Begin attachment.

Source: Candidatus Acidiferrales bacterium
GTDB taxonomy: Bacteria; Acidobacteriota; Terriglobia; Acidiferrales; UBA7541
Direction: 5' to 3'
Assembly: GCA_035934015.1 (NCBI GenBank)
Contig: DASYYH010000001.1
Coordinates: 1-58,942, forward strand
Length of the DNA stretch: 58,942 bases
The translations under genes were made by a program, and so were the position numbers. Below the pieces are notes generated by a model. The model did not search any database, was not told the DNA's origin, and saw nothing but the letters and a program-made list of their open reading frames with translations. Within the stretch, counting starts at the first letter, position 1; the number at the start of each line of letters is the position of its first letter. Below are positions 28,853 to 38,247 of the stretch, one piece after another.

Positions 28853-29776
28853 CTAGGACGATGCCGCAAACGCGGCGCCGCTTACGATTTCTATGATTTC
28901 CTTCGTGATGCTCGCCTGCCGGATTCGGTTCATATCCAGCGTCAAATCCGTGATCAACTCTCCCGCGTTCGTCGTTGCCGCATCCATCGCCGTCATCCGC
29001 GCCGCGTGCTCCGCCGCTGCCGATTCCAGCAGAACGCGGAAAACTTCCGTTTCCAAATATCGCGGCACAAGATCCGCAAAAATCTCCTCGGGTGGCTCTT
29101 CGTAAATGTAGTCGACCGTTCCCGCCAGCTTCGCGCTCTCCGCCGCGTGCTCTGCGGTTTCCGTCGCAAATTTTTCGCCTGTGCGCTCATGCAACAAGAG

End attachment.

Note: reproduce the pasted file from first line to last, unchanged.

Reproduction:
Source: Candidatus Acidiferrales bacterium
GTDB taxonomy: Bacteria; Acidobacteriota; Terriglobia; Acidiferrales; UBA7541
Direction: 5' to 3'
Assembly: GCA_035934015.1 (NCBI GenBank)
Contig: DASYYH010000001.1
Coordinates: 1-58,942, forward strand
Length of the DNA stretch: 58,942 bases
The translations under genes were made by a program, and so were the position numbers. Below the pieces are notes generated by a model. The model did not search any database, was not told the DNA's origin, and saw nothing but the letters and a program-made list of their open reading frames with translations. Within the stretch, counting starts at the first letter, position 1; the number at the start of each line of letters is the position of its first letter. Below are positions 28,853 to 38,247 of the stretch, one piece after another.

Positions 28853-29776
28853 CTAGGACGATGCCGCAAACGCGGCGCCGCTTACGATTTCTATGATTTC
28901 CTTCGTGATGCTCGCCTGCCGGATTCGGTTCATATCCAGCGTCAAATCCGTGATCAACTCTCCCGCGTTCGTCGTTGCCGCATCCATCGCCGTCATCCGC
29001 GCCGCGTGCTCCGCCGCTGCCGATTCCAGCAGAACGCGGAAAACTTCCGTTTCCAAATATCGCGGCACAAGATCCGCAAAAATCTCCTCGGGTGGCTCTT
29101 CGTAAATGTAGTCGACCGTTCCCGCCAGCTTCGCGCTCTCCGCCGCGTGCTCTGCGGTTTCCGTCGCAAATTTTTCGCCTGTGCGCTCATGCAACAAGAG